We all remember the story. It was Valentine’s Day in 2018. The tragic and awful school shooting that happened last year in Parkland, Florida. In all, 17 people died on campus that day, including students, staff and faculty at Marjorie Stoneman Douglas High School.
One story within this unfolding tragedy captured my imagination. I believe it’s one that serves as a cautionary tale for those of us who lead students.
Criminal Charges Were Brought Against the Resource Officer
Resource officer Scot Peterson now faces charges over what authorities describe as “inaction in a mass shooting in Florida.”
You see, Officer Peterson had been hired to protect people on campus from such a school shooting. In fact, more and more security staff have been employed since the Columbine High School massacre in 1999.
According to USA Today, “Peterson faces seven counts of neglect of a child, three counts of culpable negligence, and one count of perjury. He was at work on campus that day when the shooting started, and when he arrived at the freshman building the carnage was still in progress. The arrest warrant claims Peterson stayed outside, moving several feet to a position of ‘increased personal safety’ before six of the victims were fatally shot. The charge accuses him of “failing, declining or refusing to confront the shooter.”
How bizarre. This man wasn’t charged with doing something wrong. He was charged for not doing something he should have done.
What is Our Take Away?
Fortunately, you and I are not likely in such grave danger as we guide the students in our care. But like Officer Peterson, we are vulnerable to play “defense” instead of “offense” when it comes to our job. Guiding Generation Z, in a world full of social media, terrorism, polarization, angry parents, reduced budgets, cyberbullying, stress, litigation, and school shootings is not easy. In fact, it can be downright intimidating. Millions of kids today live lives that are too saturated, too sedentary, and too solitary.
- It’s scary.
- It’s uncertain.
- It’s overwhelming.
Just like Scot Peterson, we’re afraid. It feels too dangerous to act. What if we make a mistake? So, we just hide and wait. I see too many parents doing nothing. I see leaders defaulting to what they’ve always done. I see teachers merely imitating past pedagogies and coaches just emulating past emotional outbursts. Why? It’s too much work to change. We are satisfied with merely surviving. Here are four ideas to move in the right direction:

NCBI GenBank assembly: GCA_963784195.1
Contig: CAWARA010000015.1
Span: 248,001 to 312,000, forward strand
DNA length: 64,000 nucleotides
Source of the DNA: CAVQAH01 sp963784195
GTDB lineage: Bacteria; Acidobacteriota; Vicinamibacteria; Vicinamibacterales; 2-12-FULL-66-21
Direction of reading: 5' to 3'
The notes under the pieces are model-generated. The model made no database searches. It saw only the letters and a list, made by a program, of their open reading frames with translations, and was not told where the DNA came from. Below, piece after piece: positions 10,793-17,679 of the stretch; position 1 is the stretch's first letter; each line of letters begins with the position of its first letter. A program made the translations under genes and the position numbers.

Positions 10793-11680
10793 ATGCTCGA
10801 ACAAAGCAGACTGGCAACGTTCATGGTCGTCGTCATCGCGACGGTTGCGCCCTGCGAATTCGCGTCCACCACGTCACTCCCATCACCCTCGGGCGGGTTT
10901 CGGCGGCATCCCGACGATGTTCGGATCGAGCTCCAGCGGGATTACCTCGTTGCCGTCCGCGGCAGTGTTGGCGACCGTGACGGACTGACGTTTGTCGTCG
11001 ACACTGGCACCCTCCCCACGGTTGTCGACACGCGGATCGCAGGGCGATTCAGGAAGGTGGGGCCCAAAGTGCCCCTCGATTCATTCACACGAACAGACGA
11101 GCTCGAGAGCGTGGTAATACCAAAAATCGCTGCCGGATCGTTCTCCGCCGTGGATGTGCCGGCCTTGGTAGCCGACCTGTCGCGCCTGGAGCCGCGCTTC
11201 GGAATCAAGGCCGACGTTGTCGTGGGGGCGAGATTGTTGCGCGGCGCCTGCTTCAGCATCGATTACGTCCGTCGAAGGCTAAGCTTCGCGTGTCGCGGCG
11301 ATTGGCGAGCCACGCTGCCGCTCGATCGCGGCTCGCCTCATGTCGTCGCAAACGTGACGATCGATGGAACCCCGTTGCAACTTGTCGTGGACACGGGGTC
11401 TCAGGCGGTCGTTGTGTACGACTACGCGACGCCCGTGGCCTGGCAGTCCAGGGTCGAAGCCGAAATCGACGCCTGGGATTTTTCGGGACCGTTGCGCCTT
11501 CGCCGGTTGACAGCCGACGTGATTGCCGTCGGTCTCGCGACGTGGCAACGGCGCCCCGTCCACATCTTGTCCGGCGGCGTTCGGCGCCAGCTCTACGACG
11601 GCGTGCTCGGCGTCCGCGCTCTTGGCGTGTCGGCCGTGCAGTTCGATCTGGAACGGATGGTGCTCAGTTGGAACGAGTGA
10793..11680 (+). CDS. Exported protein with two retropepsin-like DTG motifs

1. Initiate action.
We can’t afford to wait for someone to do our job for us. We must take initiative. We must make changes where we are not succeeding. Even if our solution isn’t strategic, taking a first step can lead to the right step.
2. Include students in the solution.
The best way to get buy-in from kids is to invite them into the problem-solving process. They will support what they help create. When answers are a joint effort, adults and students can both enjoy “ownership” of making life better.
3. Imagine the best not the worst.
I’ve noticed when I fail to initiate, it’s difficult to imagine life getting better. I see worst case scenarios inside my mind. Our best leadership will arise when we envision our kids at their best and help them see that vision too.
4. Inspire them with the big picture.
Finally, we must always act in light of the bigger picture. Everyone has bad days, including you and your students. I believe we must find ways to keep the “box top” in front of us and our students as we put our “puzzle” together.
Years ago, I heard a funny story of a police academy on its final day of examinations. The officer proctoring the exam described an overwhelming scenario for his class of trainees—complete with a bank robbery, a fire hydrant spewing out water, a person being mugged, a wild car chase and people screaming as they ran in every direction. Each cadet was to offer what he or she felt would be their response to this horrifying situation. The most honest answer came from the back of the room. The young trainee stood up and replied, “Remove uniform. Mingle with crowd.”
This is a decision we can’t afford to make. Let’s act now.
Order Now: Marching Off the Map
Inspire Students to Navigate a Brand New World
Leading today’s students often feels like being in a new country with old maps that don’t work. Understanding and connecting with the generation in this land is often times frustrating and draining. We need new strategies on how to march off our old maps and create new ones.
From decades of research and hands-on experience, Dr. Tim Elmore and Andrew McPeak collate their conclusions into one resource that helps adults:
- Inspire students to own their education and their future
- Lead students from an attitude of apathy to one of passion through metacognition
- Enable students to push back from the constant digital distractions and practice mindfulness
- Raise kids who make healthy progress, both emotionally and mentally, through their teenage years
- Give students the tools to handle the complexities of an ever-changing world
- Understand and practically apply the latest research on Generation Z